Eye movement desensitisation and reprocessing (EMDR) is a psychological treatment that's been found to reduce the symptoms of PTSD.
It involves recalling the traumatic incident in detail while making eye movements, usually by following the movement of your therapist's finger.
Other methods may include the therapist tapping their finger or playing sounds.
It's not clear exactly how EMDR works, but it may help you change the negative way you think about a traumatic experience.
Support and advice
There are a number of charities that provide peer support and advice for PTSD.
- Combat Stress – a military charity specialising in helping ex-servicemen and women
- Rape Crisis – a UK charity providing a range of services for women and girls who have experienced abuse, domestic violence and sexual assault
- Victim Support – providing support and information to victims or witnesses of crime
- CRUSE – a UK charity providing support and information for people who have experienced bereavement
Paroxetine and sertraline are both a type of antidepressant known as selective serotonin reuptake inhibitors (SSRIs).
These medicines will only be used if:
- you choose not to have trauma-focused psychological treatment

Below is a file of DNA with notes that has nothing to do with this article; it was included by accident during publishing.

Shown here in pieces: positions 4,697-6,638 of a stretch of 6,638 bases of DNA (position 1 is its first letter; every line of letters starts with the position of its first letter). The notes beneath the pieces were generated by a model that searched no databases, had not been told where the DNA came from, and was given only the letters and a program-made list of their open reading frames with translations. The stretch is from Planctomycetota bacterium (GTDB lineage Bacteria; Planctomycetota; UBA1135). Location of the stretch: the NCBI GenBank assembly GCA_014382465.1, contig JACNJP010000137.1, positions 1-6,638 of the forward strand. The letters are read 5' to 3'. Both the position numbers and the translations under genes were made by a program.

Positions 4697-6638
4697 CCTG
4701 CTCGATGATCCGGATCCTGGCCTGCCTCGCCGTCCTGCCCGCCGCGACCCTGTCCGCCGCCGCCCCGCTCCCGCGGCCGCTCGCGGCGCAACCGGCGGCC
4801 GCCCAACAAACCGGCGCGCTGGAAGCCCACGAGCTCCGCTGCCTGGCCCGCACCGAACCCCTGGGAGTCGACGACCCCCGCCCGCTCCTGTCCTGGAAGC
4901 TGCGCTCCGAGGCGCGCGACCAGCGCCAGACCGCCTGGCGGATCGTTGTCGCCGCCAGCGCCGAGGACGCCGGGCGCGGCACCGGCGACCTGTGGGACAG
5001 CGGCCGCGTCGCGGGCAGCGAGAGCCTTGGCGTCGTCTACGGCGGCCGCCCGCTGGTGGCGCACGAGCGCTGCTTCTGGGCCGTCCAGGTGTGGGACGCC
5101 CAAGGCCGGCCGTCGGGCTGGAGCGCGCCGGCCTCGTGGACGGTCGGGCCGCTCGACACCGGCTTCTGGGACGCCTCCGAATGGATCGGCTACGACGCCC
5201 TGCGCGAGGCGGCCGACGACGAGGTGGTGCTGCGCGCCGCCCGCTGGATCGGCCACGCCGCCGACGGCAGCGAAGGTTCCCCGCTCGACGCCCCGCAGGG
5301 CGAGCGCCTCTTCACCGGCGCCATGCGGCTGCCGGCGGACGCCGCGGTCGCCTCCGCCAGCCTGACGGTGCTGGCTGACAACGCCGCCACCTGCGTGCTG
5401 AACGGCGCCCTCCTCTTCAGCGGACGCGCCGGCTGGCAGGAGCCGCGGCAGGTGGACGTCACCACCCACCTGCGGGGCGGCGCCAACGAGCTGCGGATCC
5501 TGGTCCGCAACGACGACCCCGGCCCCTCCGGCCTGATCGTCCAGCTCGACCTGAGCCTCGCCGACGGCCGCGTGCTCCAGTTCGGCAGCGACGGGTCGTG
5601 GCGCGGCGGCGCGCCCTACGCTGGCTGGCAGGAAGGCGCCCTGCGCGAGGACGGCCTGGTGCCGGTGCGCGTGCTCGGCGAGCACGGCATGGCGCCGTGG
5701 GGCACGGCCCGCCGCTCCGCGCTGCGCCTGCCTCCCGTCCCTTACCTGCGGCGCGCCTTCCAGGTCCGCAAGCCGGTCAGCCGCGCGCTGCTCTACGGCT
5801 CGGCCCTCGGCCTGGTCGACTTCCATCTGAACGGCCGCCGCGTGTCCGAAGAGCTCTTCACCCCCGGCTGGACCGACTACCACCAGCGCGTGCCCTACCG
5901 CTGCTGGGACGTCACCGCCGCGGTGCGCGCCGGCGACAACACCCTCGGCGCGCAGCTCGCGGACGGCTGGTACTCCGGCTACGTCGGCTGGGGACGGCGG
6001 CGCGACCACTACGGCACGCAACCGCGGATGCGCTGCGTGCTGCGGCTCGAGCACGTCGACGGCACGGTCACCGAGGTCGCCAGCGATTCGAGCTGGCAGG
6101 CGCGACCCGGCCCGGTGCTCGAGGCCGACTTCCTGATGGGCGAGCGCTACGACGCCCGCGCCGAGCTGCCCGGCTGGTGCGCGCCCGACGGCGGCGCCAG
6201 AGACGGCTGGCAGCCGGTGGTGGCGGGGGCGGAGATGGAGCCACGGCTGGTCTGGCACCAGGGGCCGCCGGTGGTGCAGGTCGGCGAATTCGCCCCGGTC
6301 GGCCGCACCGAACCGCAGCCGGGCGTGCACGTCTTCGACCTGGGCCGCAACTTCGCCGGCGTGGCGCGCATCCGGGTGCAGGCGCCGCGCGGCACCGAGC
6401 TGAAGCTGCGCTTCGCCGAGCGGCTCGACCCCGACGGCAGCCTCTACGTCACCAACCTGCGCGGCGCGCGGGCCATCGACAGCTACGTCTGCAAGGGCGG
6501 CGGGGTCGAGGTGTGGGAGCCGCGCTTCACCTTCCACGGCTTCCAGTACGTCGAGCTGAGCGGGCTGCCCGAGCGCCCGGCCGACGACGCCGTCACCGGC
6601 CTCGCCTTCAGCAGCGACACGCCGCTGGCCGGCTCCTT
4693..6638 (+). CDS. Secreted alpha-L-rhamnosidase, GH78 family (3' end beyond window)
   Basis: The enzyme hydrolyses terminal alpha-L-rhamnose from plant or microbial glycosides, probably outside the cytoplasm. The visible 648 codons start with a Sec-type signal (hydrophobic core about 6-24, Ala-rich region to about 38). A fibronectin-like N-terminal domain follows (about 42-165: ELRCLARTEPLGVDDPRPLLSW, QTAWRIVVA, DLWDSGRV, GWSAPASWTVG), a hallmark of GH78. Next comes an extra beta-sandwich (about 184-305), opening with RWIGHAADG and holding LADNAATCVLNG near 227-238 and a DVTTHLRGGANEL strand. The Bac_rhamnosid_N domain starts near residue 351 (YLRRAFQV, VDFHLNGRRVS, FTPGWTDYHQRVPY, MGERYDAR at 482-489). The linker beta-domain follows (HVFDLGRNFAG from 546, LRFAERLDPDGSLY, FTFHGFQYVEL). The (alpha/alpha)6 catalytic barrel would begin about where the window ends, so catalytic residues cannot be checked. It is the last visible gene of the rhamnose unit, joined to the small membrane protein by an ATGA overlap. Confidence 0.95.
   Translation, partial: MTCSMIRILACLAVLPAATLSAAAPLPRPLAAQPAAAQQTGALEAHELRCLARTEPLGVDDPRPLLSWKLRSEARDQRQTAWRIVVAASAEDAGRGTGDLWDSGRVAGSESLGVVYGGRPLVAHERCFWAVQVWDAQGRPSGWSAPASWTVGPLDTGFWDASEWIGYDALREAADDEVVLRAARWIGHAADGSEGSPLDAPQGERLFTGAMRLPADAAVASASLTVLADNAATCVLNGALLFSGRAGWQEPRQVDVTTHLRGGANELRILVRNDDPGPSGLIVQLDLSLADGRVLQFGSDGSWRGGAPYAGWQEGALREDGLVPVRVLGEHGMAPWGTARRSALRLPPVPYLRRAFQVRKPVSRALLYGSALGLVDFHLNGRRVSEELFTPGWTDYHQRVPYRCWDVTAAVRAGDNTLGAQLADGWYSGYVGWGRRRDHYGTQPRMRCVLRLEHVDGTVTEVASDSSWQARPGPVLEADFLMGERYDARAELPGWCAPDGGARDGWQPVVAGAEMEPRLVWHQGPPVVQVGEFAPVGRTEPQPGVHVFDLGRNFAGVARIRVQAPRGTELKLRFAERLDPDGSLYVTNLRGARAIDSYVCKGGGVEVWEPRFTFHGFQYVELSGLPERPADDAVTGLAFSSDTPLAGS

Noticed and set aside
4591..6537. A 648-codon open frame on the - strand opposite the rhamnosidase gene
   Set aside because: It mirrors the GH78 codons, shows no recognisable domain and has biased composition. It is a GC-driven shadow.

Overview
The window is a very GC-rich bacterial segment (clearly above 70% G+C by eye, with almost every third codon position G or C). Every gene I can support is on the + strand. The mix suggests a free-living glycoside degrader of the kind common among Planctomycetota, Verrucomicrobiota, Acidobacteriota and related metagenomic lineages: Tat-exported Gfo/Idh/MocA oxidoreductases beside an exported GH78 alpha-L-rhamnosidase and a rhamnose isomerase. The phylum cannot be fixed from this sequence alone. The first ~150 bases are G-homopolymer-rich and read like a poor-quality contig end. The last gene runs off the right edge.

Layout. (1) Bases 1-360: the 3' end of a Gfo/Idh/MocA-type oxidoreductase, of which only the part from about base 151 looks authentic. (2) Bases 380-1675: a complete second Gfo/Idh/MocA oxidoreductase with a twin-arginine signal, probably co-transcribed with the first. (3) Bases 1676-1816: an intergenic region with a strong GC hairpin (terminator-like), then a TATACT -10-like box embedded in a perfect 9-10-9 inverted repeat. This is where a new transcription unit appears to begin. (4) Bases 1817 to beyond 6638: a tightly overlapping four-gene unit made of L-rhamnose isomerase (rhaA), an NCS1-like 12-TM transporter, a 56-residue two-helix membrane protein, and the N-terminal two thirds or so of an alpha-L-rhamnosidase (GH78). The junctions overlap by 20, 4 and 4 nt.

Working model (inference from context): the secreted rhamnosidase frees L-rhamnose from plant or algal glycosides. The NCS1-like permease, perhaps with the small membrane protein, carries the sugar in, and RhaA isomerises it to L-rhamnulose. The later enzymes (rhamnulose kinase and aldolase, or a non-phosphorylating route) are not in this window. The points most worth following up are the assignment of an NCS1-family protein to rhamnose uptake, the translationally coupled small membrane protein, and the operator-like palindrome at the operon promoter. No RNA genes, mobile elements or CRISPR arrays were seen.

- psychological treatment would not be effective because there's an ongoing threat of further trauma (such as domestic violence)
- you have gained little or no benefit from a course of trauma-focused psychological treatment
- you have an underlying medical condition, such as severe depression, that significantly affects your ability to benefit from psychological treatment
Sometimes other antidepressants, such as venlafaxine, may be prescribed, but they are not licensed to treat PTSD.
These medicines are not usually prescribed for people younger than 18 unless recommended by a specialist.
If medicine for PTSD is effective, it'll usually be continued for a minimum of 12 months before being gradually withdrawn over the course of 4 weeks or longer.
If a medicine is not effective at reducing your symptoms, your dosage may be increased.
Before prescribing a medicine, your doctor should inform you about possible side effects you may have while taking it, along with any possible withdrawal symptoms when the medicine is withdrawn.
For example, common side effects of paroxetine include feeling sick, blurred vision, constipation and diarrhoea.
Possible withdrawal symptoms associated with paroxetine include sleep disturbances, intense dreams, anxiety and irritability.
Withdrawal symptoms are less likely if the medicine is reduced slowly.
Children and young people
Trauma-focused CBT is usually recommended for children and young people with PTSD.
This normally involves a course of 6 to 12 sessions that have been adapted to suit the child's age, circumstances and level of development.
Where appropriate, treatment includes consulting with and involving the child's family.
Children who do not respond to trauma-focused CBT may be offered EMDR.
PTSD and driving
Post-traumatic stress disorder (PTSD) may affect your ability to drive safely. Ask your GP whether you should inform the Driver and Vehicle Licensing Agency (DVLA) about your condition.